To make new forays into the Indian Ocean, the Chinese regime has found an alternate route in its new rail line through Burma (also known as Myanmar)—the first to link western China with the Indian Ocean.
With Burma acting as the land bridge, the rail line would allow China to build a strategic network—from Yunnan Province in the southwest through Burma to the Indian Ocean—that provides a secure route to its trade and energy imports. Since 95 percent of its trade and 80 percent of its energy imports pass through the Indian Ocean into the Straits of Malacca, China is anxious over maritime chokepoints such as the Strait of Hormuz and Bab el-Mandeb. Thus, Beijing wants to add such a maritime dimension to its geopolitical aspirations in order to safeguard its strategic and growing interests in the Indo-Pacific region. The Indian Ocean is the new limit to China’s great power aspirations.
The expansion in China’s maritime quest is founded in its new outlook toward “open seas protection” far from its shores. To that end, China’s “21st Century Maritime Silk Road” is aimed to boost maritime connectivity with Southeast Asian and Indian Ocean littoral countries, which fuels Beijing’s ambitions in the Indian Ocean. What augments this vision is the increased presence of Chinese submarines in the Indian Ocean along with port build-ups in Sri Lanka, Pakistan, Burma, among other countries. In addition, China has carried out joint naval exercises with its partners in the Indian Ocean. For instance, in December 2019, China, along with Russia and Iran, held four-day joint naval exercises in the Indian Ocean and the Gulf of Oman. In January 2020, China and Pakistan held major joint naval exercises called the “Sea Gardens 2020,” joint training in Karachi, and live-fire drills in northern parts of the Arabian Sea.
Traditionally, Beijing’s strategic focus has mainly centered on the Pacific. However, as the international focus is shifting on the Indian Ocean, so is Beijing’s—this is exemplified by the 2013 “Blue Book” on the Indian Ocean, published by the Chinese Academy of Social Sciences (CASS). Though not as an official policy, the Blue Book marked the very first attempt by Beijing to spell out its emerging interest and strategy in the Indian Ocean. The document mentions that in the past, “China’s Indian Ocean strategy was based on ‘moderation’ and ‘maintaining the status quo,’ but the changing dynamics of international relations necessitates China [to] play a more proactive role in [the] affairs of the region.”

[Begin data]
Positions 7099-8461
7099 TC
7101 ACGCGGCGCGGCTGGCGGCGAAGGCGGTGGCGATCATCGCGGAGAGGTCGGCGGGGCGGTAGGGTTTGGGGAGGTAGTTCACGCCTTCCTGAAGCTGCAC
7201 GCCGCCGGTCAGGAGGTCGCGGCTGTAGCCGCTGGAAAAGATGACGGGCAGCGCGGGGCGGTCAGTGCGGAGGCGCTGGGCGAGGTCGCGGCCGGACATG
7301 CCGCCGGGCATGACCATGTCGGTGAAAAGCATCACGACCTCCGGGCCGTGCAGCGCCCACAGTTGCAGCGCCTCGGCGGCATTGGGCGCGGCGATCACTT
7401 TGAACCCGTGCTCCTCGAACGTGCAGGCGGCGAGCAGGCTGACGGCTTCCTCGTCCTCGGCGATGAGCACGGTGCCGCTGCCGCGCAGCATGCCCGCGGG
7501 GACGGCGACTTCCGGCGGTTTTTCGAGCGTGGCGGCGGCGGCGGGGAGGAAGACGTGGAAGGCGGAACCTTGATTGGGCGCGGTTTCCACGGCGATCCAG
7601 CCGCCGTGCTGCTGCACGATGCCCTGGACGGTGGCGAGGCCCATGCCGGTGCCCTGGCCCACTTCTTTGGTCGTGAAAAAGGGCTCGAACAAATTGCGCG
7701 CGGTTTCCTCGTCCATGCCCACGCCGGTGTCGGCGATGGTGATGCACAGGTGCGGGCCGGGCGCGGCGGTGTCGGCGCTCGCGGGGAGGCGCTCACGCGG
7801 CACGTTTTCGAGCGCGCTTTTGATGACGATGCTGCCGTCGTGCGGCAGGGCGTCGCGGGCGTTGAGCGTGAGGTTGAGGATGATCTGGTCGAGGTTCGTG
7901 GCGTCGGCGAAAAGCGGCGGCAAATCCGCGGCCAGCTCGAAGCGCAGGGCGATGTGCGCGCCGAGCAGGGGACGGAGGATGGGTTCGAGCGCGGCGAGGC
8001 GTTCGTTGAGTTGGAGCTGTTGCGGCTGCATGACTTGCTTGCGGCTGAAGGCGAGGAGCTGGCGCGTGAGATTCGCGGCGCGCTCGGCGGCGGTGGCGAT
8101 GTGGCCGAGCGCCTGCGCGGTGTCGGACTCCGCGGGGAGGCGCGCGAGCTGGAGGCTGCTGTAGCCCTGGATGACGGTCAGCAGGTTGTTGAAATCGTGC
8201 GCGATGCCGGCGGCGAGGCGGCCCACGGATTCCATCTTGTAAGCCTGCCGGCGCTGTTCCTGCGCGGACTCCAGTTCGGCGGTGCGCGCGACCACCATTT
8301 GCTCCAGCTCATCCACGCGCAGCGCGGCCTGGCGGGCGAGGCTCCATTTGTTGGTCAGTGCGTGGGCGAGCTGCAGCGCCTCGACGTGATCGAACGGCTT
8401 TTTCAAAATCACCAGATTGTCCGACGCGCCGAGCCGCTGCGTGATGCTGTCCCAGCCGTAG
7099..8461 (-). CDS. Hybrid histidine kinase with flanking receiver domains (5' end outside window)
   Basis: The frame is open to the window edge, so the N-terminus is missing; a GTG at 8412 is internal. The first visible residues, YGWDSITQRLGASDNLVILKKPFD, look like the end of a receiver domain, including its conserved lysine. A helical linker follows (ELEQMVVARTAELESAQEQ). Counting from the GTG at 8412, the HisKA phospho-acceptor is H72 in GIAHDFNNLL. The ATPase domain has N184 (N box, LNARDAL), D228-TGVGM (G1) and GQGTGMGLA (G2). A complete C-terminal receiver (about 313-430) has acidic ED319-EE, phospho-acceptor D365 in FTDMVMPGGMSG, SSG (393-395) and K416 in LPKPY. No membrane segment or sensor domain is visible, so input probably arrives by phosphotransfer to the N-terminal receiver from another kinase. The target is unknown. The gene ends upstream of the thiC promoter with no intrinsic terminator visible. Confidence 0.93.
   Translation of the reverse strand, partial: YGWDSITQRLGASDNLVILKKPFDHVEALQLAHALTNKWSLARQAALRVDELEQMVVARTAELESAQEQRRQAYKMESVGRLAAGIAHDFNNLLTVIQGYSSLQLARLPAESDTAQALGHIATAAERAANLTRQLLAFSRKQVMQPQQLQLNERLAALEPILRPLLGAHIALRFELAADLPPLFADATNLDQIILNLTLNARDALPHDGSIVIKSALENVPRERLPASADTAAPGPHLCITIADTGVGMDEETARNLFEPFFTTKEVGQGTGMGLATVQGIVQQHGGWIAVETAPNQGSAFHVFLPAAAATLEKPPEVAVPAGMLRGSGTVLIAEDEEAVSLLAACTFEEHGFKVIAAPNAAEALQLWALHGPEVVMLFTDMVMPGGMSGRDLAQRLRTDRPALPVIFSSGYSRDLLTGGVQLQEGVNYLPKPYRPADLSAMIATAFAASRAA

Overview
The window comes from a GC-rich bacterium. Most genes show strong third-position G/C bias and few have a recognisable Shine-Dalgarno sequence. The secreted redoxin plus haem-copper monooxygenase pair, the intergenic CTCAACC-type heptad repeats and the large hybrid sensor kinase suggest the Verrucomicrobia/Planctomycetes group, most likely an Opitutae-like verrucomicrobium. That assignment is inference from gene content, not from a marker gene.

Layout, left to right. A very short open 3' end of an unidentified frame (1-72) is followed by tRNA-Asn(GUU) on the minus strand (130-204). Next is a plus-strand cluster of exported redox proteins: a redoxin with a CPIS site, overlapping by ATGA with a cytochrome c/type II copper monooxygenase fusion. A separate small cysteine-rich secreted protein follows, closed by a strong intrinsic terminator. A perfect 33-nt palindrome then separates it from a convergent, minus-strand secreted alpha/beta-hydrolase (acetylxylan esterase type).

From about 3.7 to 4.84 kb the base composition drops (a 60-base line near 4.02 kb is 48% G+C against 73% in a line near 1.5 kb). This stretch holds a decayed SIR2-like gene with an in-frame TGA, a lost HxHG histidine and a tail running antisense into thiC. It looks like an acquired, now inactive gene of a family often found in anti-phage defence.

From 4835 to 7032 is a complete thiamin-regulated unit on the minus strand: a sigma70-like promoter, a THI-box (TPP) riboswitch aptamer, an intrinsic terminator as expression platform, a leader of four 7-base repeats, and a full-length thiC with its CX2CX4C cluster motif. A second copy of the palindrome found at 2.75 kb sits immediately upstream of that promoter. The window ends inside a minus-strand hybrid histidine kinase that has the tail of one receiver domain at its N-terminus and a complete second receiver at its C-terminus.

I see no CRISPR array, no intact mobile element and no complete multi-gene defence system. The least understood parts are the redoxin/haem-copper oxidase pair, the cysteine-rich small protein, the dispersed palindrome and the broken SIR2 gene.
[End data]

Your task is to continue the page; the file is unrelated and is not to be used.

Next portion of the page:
Beijing’s quest has been further ratified by the 2015 White Paper’s emphasis on the People’s Liberation Army Navy’s (PLAN) need to shift focus from “offshore waters defense” to the combination of “offshore waters defense” with “open seas protection,’” and to build a combined, multi-functional and efficient marine combat force structure. This not only suggests Beijing’s greater military activities in the Indian Ocean, but also shows its “blue-water ambitions” to protect its overseas interests and sea lanes in the region.
The focus on the Indian Ocean exhibits Beijing’s new outlook, as the White Paper notes, “[T]he traditional mentality that land outweighs sea must be abandoned, and great importance has to be attached to managing the seas and oceans and protecting maritime rights and interests.” This reflects the broadened scope of China’s security calculus from its internal security and territorial integrity to beyond its borders into the far-seas.
Such a dimensional shift increases the possibility of greater PLAN posturing in the Indian Ocean Region (IOR) by supplying military equipment to its allies, and building military bases and commercial ports in the littoral states. China’s action plan is seen through its collaboration with its “all-weather ally” Pakistan to build high-tech warships, China’s only overseas military base in Djibouti, and two strategic ports—Gwadar in Pakistan and Hambantota in Sri Lanka—that are already docked with Chinese warships and submarines.
Pakistan and Burma are identified as the two gateways for the Chinese entry into the Indian Ocean—with Pakistan providing direct access to the Strait of Hormuz and Burma providing access through the Bay of Bengal. This is exemplified by China’s key Belt and Road projects such as the China-Pakistan Economic Corridor and the Mekong sub-regional economic cooperation.
With these advancements at play, China has made fresh forays into the Indian Ocean, significantly upsetting the regional balance of power and stability. But Beijing faces major challenges in safeguarding its vital interests in the region, including India’s strategic geographical presence, U.S. military predominance in the IOR, and above all, the increasing interest among countries to align toward the Indo-Pacific vision as underlined under the Quad framework.
In the Indian Ocean, the Chinese regime will see its great power aspirations fall short as it is not a primary player in the region, compared to other regional actors such as India.
Views expressed in this article are the opinions of the author and do not necessarily reflect the views of The Epoch Times.